Right now Brad Stevens is making a team that is 26th in scoring, look respectable.  They had a chance of making the playoffs, until Ainge traded Jordan Crawford for Heat big man Joel Anthony and draft picks, and to ensure that they would be a part of the lottery.  Brad Stevens is a 13 second car racing 10 second cars, and is not finishing all that bad.  Their leading scorer is Jeff Greene, at 15 PPG.  There is just nothing to work with, even with Rondo back in the lineup.  But it just shows what Brad Stevens has to offer as a coach.  The team is 9th in points allowed, and beat the Miami Heat this year on a last second three, where Stevens outsmarted and outcoached 2 time champion Eric Spoelstra.  Brad Stevens was one substitution ahead of Spoelstra the whole game, including on the last play where Spo made a quick substitution to try and matchup with the team Stevens put on the court.  Even with a great coach, the future of the Celtics is going to come down to this year's draft.

Although I alluded to the Spurs at the beginning of this article, I don't think that there is a Tim Duncan type player in this draft.  But with all the draft picks the Celtics have racked up, and by trading away their leading assist man in Crawford, Ainge has made sure there is no way Stevens can take this team to the playoffs and keep them out of the lottery.  With Ainge, the Celtics haven't had an awful draft history, they have found some good talent late in the first round including Tony Allen, Delonte West, Al Jefferson, Jeff Green, and Jared Sullinger.  The Celtics already have a great point guard, and that's a staple of a championship team.  If they somehow found themselves a lottery pick, and could get their hands on Parker, this team would instantly become playoff worthy.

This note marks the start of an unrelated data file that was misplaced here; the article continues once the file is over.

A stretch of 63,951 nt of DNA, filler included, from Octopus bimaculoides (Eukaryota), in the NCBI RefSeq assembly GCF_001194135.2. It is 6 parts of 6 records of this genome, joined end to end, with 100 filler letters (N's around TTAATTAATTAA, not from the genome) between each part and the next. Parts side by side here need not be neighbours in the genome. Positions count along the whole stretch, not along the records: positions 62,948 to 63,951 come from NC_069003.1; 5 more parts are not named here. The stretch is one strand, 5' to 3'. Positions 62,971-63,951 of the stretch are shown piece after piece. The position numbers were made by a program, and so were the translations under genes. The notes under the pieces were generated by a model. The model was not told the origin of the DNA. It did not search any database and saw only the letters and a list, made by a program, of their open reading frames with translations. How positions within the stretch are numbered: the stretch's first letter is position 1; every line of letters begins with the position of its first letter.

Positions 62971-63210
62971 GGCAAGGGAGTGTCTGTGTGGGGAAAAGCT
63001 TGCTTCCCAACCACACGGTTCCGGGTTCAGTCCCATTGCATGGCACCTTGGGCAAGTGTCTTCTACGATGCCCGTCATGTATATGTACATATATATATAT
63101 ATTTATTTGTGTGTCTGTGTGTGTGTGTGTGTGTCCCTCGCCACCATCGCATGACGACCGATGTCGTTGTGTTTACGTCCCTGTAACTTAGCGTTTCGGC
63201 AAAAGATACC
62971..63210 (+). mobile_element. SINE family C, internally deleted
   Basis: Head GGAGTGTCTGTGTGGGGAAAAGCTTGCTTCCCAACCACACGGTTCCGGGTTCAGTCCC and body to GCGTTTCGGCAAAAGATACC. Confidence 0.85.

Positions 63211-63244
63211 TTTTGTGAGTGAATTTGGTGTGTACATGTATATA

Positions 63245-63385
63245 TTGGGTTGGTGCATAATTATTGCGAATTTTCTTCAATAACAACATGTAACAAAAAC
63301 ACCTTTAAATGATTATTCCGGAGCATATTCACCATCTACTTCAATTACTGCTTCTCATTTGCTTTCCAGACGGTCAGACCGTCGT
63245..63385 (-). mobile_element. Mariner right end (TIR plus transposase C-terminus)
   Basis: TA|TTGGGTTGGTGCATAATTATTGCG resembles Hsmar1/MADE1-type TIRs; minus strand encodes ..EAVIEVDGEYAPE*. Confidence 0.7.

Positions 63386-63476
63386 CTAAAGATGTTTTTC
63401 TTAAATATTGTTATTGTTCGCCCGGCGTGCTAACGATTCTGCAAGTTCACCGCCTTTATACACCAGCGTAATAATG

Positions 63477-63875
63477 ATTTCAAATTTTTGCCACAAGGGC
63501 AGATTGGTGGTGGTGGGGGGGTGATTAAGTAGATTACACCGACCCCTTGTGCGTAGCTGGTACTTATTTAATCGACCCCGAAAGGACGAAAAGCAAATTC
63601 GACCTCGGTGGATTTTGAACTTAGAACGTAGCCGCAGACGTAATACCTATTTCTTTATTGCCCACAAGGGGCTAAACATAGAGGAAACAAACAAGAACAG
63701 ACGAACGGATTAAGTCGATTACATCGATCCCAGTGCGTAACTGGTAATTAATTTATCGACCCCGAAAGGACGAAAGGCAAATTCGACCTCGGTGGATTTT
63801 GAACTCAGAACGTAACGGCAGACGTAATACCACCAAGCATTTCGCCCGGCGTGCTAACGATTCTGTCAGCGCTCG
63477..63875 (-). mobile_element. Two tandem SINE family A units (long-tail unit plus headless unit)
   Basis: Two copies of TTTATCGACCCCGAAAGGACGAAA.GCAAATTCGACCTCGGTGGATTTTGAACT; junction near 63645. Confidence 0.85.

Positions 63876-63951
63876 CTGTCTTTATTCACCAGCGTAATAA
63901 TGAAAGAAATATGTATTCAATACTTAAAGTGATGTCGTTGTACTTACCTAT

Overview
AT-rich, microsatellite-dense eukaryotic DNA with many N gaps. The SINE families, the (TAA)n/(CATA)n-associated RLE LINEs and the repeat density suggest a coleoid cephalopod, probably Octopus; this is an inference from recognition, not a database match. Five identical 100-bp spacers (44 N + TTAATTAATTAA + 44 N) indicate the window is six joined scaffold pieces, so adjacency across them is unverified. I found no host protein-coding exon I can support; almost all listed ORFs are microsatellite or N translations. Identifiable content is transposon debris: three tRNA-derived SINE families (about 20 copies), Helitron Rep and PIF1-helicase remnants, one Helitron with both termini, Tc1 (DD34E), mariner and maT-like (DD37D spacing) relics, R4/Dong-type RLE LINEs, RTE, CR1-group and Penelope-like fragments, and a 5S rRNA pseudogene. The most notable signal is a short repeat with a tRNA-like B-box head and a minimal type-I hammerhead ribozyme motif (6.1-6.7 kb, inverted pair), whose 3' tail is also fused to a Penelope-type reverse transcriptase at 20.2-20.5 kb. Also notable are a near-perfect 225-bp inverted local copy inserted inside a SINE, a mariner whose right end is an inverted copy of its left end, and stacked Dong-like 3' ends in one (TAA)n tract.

While it may look very bleak this year for the Boston Celtics, I think that this is good for them in the long run.  This opinion is bold, but I really believe that if the Celtics get the draft pick they are looking for, we are watching the next San Antonio Spurs, and there will be another dynasty in Boston. 


Is This The Year For the Big Ten?

17 Jan

The Big Ten hasn't had an NCAA championship winner since 2000 when Michigan State took home the title against Florida, and while there are four teams in the top 15 of AP's top 25 rankings right now (Wisconsin, Michigan State, Ohio State, and Iowa), I don't think this is the year the streak will be broken. 

The Big Ten has had five teams in the National Championship game since 2000, and they are a disheartening 0-5.  In 2002 it was Indiana, 2005 Illinois, 2007 Ohio State, 2009 Michigan State, and most recently Michigan in 2013.  Last year the Big Ten entered the tournament with seven teams, and had four teams left by the sweet 16.  Yet somehow they couldn't find their way to a championship.  Maybe the Big Ten isn't all it's made out to be?

As you can see, like any other conference, anybody can win on any given night.  On Tuesday Indiana beat #3 Wisconsin, and on Thursday the Gophers took down #11 Ohio State.  Is it because the Big Ten is really good, or maybe the top teams in the conference just aren't all that dominant?  No doubt you could make the argument that the Big Ten is the best conference in basketball this year, but I'm going to play the other side: The Big 12 is the best conference in basketball.

The Big Ten doesn't have the most teams in the Top 25, the Big 12 has five teams, while the Big Ten only has four.  I think that the Badgers, Gophers, Buckeyes, Hawkeyes, Spartans, Illini, Wolverines, and the Hoosiers are all teams from the Big Ten that can make the tournament. Record against top 25: 9-13.  Big 12 teams I think that can make the tournament include Kansas, Oklahoma State, Iowa State, Oklahoma, Baylor, and maybe Kansas State.  Their record vs. Top 25: 12-9. 

The Big Ten just isn't as dominant as we think.

The Big Ten hasn't had back to back teams make the championship since the Fab Five did it in 1992-1993, and since 2000 the ACC has done it twice, including a three year stint where Duke, Maryland and Syracuse made the finals.  The Southern Conference has done it once, and the Big East has done it once. 

The Big Ten team with the most championships since 1990 is Michigan State, with one. Florida has two, Uconn has three, Duke has four, UNC has three, and Kentucky has three. 

It's not like the Big Ten gets awful recruiting either.  In 2012 they had four teams in the top 25 of the NCAA recruiting class.  Yet they fell short again.

Like I said earlier, I just don't think that this is the year for the Big Ten.  But here's why I give them chance: